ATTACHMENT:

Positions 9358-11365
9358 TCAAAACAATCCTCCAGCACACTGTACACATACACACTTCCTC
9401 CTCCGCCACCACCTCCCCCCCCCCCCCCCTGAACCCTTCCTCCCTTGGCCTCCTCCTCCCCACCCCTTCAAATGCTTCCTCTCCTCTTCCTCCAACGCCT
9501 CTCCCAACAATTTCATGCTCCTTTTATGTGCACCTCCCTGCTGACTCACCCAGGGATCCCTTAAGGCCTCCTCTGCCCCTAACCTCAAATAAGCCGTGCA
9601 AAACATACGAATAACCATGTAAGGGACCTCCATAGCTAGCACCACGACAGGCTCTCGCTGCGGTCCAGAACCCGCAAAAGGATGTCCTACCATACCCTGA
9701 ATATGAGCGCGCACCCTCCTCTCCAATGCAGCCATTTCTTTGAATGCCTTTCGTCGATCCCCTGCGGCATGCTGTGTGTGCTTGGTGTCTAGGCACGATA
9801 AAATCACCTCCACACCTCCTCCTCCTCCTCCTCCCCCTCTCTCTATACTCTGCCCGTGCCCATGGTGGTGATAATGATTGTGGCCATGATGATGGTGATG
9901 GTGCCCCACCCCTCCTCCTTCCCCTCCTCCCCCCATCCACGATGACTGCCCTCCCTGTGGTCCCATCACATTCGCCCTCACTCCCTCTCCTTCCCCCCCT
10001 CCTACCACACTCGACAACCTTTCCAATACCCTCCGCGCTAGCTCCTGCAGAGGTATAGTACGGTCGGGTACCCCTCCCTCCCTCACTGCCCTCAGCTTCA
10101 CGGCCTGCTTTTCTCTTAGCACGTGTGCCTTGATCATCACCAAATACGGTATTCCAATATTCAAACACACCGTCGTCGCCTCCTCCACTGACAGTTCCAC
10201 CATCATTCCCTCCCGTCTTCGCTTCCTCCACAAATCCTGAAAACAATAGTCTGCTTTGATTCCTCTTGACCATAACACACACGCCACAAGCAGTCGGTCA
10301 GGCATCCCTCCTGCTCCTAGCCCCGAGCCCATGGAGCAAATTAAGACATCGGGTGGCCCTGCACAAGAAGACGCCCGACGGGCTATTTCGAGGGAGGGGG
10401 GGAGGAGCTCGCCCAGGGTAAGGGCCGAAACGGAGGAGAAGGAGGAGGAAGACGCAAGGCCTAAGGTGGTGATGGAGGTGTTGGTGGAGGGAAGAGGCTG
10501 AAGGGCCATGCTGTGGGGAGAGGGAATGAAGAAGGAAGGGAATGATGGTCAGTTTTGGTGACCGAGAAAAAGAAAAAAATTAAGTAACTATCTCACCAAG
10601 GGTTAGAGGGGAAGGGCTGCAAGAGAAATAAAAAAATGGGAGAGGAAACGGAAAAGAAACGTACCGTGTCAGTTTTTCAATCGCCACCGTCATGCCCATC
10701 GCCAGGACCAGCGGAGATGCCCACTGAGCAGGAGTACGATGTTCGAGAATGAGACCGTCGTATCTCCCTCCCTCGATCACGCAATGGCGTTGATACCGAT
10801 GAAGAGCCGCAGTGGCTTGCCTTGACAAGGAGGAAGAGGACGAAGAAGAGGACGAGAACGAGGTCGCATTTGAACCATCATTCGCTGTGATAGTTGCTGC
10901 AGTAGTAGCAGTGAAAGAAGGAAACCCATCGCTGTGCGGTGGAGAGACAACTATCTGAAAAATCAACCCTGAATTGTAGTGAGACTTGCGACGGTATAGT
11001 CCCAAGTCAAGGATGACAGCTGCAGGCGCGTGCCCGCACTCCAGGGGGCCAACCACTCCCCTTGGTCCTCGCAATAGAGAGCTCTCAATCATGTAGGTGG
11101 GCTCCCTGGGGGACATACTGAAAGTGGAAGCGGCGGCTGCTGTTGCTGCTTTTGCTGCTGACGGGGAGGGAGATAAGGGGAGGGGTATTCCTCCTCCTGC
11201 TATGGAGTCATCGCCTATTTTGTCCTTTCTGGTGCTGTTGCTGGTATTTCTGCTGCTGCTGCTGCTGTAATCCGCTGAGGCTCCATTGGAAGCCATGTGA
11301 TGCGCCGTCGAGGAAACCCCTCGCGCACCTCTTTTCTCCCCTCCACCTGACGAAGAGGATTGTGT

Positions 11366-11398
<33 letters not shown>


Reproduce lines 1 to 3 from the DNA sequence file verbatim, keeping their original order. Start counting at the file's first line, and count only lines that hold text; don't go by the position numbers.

Positions 9358-11365
9358 TCAAAACAATCCTCCAGCACACTGTACACATACACACTTCCTC
9401 CTCCGCCACCACCTCCCCCCCCCCCCCCCTGAACCCTTCCTCCCTTGGCCTCCTCCTCCCCACCCCTTCAAATGCTTCCTCTCCTCTTCCTCCAACGCCT